phase ii
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ESMO Open ◽  
2022 ◽  
Vol 7 (1) ◽  
pp. 100314
M.M. Javle ◽  
D.-Y. Oh ◽  
M. Ikeda ◽  
W.-P. Yong ◽  
K. Hsu ◽  

2022 ◽  
Vol 162 ◽  
pp. 161-169
Sophie Cousin ◽  
Coralie Cantarel ◽  
Jean-Philippe Guegan ◽  
Thibault Mazard ◽  
Carlos Gomez-Roca ◽  

Eva Giné ◽  
Fátima de la Cruz ◽  
Ana Jiménez Ubieto ◽  
Javier López Jimenez ◽  
Alejandro Martín García-Sancho ◽  

PURPOSE The need for an individualized management of indolent clinical forms in mantle cell lymphoma (MCL) is increasingly recognized. We hypothesized that a tailored treatment with ibrutinib in combination with rituximab (IR) could obtain significant responses in these patients. METHODS This is a multicenter single-arm, open-label, phase II study with a two-stage design conducted in 12 Spanish GELTAMO sites ( identifier: NCT02682641 ). Previously untreated MCL patients with indolent clinical forms defined by the following criteria were eligible: no disease-related symptoms, nonblastoid variants, Ki-67 < 30%, and largest tumor diameter ≤ 3 cm. Both leukemic non-nodal and nodal subtypes were recruited. Patients received ibrutinib 560 mg once daily and a total of eight doses of rituximab 375 mg/m2. Ibrutinib could be discontinued after 2 years in the case of sustained undetectable minimal residual disease (MRD). The primary end point was the complete response (CR) rate achieved after 12 cycles according to Lugano criteria. RESULTS Fifty patients with MCL (male 66%; median age 65 years) were enrolled. After 12 cycles of treatment, 42 (84%; 95% CI, 74 to 94) patients had an overall response, including 40 (80%; 95% CI, 69 to 91) with CR. Moreover, undetectable MRD in peripheral blood was achieved in 87% (95% CI, 77 to 97) of cases. At 2 years, 24 of 35 evaluable patients (69%) could discontinue ibrutinib because of undetectable MRD. Four patients had disease progression; three were non-nodal MCL and carried high genomic complexity and TP53 mutations at enrollment. No unexpected toxicity was seen except one patient with severe aplastic anemia. CONCLUSION Frontline IR combination achieves a high rate of CRs and undetectable MRD in indolent clinical forms of MCL. Discontinuation seems appropriate in cases with undetectable MRD, except for TP53-mutated cases.

2022 ◽  
pp. 1-9
Joseph Stavas ◽  
David Gerber ◽  
Steven G. Coca ◽  
Arnold L. Silva ◽  
Ashley Johns ◽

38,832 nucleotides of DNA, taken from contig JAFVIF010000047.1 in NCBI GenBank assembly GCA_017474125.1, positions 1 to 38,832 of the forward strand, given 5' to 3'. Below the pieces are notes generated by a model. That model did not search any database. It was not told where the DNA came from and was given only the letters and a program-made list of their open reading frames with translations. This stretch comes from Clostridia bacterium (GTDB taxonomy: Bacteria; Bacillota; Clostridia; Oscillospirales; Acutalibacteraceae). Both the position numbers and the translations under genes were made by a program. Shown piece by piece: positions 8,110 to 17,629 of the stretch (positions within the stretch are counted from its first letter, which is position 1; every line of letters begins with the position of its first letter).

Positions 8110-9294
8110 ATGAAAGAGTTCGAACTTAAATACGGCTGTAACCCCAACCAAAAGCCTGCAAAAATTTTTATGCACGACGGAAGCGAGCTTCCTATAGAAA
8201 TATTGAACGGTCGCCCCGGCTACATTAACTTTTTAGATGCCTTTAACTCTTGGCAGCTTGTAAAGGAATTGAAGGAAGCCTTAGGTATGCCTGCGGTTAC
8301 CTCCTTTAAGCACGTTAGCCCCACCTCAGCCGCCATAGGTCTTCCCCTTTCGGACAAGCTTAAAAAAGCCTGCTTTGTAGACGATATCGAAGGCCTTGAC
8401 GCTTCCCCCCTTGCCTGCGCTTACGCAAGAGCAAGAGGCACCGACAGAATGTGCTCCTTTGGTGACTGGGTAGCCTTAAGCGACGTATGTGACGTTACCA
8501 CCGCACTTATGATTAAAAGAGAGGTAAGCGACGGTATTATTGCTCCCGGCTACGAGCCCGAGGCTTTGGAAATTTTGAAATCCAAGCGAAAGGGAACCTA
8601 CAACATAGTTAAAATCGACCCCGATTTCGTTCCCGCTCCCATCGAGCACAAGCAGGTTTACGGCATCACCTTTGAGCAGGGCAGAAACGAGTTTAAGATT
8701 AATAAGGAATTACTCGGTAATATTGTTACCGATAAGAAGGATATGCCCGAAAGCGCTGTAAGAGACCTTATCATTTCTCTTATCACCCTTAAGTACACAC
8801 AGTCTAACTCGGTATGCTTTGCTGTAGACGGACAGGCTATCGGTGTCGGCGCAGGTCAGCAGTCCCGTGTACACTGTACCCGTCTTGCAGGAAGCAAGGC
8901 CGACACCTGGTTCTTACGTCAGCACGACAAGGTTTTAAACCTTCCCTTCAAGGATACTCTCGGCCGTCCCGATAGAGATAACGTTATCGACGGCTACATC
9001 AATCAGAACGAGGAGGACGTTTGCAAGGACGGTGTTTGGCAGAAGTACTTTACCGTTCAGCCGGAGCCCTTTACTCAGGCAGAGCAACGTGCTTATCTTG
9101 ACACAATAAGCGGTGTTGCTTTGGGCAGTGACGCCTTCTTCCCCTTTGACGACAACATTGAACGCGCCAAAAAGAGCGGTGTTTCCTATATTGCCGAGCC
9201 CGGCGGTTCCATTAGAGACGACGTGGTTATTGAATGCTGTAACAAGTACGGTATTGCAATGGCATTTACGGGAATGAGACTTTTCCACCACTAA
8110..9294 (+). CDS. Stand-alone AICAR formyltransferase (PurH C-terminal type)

<b><i>Background:</i></b> Cell therapies explore unmet clinical needs of patients with chronic kidney disease with the potential to alter the pathway toward end-stage kidney disease. We describe the design and baseline patient characteristics of a phase II multicenter clinical trial utilizing the novel renal autologous cell therapy (REACT), by direct kidney parenchymal injection via the percutaneous approach in adults with type 2 diabetic kidney disease (T2DKD), to delay or potentially avoid renal replacement therapy. <b><i>Design:</i></b> The study conducted a prospective, multicenter, randomized control, open-label, phase II clinical trial between an active treatment group (ATG) receiving REACT from the beginning of the trial and a contemporaneous deferred treatment group (DTG) receiving standard of care for 12 months before crossing over to receive REACT. <b><i>Objectives:</i></b> The objective of this study was to establish the safety and efficacy of 2 REACT injections with computed tomography guidance, into the renal cortex of patients with T2DKD administered 6 months apart, and to compare the longitudinal change in renal function between the ATG and the DTG. <b><i>Setting:</i></b> This was a multicenter study conducted in major US hospitals. <b><i>Patients:</i></b> We enrolled eighty-three adult patients with T2DKD, who have estimated glomerular filtration rates (eGFRs) between 20 and 50 mL/min/1.73 m<sup>2</sup>. <b><i>Methods:</i></b> All patients undergo an image-guided percutaneous kidney biopsy to obtain epithelial phenotype selective renal cells isolated from the kidney tissue that is then expanded ex vivo over 4–6 weeks, resulting in the REACT biologic product. Patients are randomized 1:1 into the ATG or the DTG. Primary efficacy endpoints for both study groups include eGFR measurements at baseline and at 3-month intervals, through 24 months after the last REACT injection. Safety analyses include biopsy-related complications, REACT injection, and cellular-related adverse events. The study utilizes Good Clinical and Manufacturing Practices and a Data and Safety Monitoring Board. The sample size confers a statistical power of 80% to detect an eGFR change in the ATG compared to the DTG at 24 months with an α = 0.05. <b><i>Limitations:</i></b> Blinding cannot occur due to the intent to treat procedure, biopsy in both groups, and open trial design. <b><i>Conclusion:</i></b> This multicenter phase II randomized clinical trial is designed to determine the efficacy and safety of REACT in improving or stabilizing renal function among patients with T2DKD stages 3a–4.